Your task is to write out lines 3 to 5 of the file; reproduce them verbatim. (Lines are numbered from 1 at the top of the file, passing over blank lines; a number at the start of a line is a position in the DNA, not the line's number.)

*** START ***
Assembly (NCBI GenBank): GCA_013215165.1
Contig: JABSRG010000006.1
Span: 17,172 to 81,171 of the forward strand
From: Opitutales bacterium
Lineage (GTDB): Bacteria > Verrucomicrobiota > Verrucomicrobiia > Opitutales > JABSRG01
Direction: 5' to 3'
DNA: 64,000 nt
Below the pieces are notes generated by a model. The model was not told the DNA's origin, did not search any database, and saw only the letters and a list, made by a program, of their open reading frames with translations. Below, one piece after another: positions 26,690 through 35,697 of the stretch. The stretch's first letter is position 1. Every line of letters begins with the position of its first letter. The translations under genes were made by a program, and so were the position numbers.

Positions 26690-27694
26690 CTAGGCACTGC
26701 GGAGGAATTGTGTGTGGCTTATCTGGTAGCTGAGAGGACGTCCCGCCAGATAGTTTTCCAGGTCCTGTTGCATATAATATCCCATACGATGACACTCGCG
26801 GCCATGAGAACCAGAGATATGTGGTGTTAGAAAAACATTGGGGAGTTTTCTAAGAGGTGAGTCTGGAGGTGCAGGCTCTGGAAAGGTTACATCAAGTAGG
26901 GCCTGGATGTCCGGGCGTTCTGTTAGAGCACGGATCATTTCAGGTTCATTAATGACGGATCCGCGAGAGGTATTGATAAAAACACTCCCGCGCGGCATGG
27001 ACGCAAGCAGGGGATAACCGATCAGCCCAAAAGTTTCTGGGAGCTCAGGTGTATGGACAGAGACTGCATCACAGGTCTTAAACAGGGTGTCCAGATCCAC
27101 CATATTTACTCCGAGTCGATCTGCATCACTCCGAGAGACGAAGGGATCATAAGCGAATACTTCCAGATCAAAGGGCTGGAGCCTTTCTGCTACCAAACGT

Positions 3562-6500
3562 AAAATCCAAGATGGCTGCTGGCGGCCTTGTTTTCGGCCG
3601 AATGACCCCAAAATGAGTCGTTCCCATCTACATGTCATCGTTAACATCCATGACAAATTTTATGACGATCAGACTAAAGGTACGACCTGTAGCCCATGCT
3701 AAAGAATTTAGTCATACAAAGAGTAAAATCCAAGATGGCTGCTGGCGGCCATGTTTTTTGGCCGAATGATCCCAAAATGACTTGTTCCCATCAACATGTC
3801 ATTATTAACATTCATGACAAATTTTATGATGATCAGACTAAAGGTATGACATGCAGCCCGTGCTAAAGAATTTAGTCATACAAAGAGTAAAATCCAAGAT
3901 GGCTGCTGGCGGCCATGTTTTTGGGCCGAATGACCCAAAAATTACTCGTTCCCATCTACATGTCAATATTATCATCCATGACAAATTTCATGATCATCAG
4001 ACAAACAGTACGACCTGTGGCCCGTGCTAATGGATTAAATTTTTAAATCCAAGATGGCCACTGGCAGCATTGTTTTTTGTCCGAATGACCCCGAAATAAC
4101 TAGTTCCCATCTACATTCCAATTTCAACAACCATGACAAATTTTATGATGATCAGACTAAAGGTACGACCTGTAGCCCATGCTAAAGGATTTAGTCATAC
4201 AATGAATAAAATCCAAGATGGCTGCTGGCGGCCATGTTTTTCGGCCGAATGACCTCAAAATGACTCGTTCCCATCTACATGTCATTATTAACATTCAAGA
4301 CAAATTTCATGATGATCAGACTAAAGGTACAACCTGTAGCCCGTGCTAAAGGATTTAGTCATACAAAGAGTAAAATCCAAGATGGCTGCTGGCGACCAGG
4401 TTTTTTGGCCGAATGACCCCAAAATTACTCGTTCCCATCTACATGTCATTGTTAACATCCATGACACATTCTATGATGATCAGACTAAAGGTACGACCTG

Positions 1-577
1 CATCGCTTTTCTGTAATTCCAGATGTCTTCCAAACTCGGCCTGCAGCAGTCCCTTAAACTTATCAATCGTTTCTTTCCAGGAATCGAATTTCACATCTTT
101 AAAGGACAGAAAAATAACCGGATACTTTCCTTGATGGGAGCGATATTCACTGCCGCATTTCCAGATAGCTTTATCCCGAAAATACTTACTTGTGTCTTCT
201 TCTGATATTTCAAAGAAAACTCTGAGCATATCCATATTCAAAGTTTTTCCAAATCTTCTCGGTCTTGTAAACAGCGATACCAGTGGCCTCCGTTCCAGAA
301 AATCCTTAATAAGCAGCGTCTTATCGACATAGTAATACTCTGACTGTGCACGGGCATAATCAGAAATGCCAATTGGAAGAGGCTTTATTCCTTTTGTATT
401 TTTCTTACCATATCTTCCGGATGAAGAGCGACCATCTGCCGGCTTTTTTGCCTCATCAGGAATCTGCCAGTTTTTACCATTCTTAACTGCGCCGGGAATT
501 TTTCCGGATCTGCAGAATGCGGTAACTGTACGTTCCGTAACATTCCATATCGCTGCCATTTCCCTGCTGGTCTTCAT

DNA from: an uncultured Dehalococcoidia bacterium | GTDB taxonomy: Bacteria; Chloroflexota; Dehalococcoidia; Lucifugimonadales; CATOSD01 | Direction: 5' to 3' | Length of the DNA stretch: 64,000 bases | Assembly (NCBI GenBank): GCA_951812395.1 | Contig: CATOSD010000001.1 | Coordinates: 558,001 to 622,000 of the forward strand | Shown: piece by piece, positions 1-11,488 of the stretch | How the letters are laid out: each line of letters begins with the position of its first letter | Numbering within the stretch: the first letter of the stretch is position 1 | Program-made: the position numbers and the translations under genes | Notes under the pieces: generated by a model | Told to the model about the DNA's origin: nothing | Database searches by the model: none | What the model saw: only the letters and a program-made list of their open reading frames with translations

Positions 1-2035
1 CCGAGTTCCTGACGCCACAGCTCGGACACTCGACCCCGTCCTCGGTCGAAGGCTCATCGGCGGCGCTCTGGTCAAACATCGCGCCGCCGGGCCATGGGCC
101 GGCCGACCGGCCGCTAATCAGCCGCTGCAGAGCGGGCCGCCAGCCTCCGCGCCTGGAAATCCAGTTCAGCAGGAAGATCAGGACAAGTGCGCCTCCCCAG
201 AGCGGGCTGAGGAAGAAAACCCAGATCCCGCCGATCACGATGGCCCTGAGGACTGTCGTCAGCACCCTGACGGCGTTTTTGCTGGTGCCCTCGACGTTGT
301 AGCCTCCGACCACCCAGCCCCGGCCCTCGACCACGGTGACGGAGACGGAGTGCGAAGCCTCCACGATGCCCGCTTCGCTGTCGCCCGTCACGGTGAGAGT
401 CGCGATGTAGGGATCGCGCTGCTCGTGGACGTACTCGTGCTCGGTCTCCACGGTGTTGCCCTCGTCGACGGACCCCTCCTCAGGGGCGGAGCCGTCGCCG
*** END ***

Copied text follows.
Span: 17,172 to 81,171 of the forward strand
From: Opitutales bacterium
Lineage (GTDB): Bacteria > Verrucomicrobiota > Verrucomicrobiia > Opitutales > JABSRG01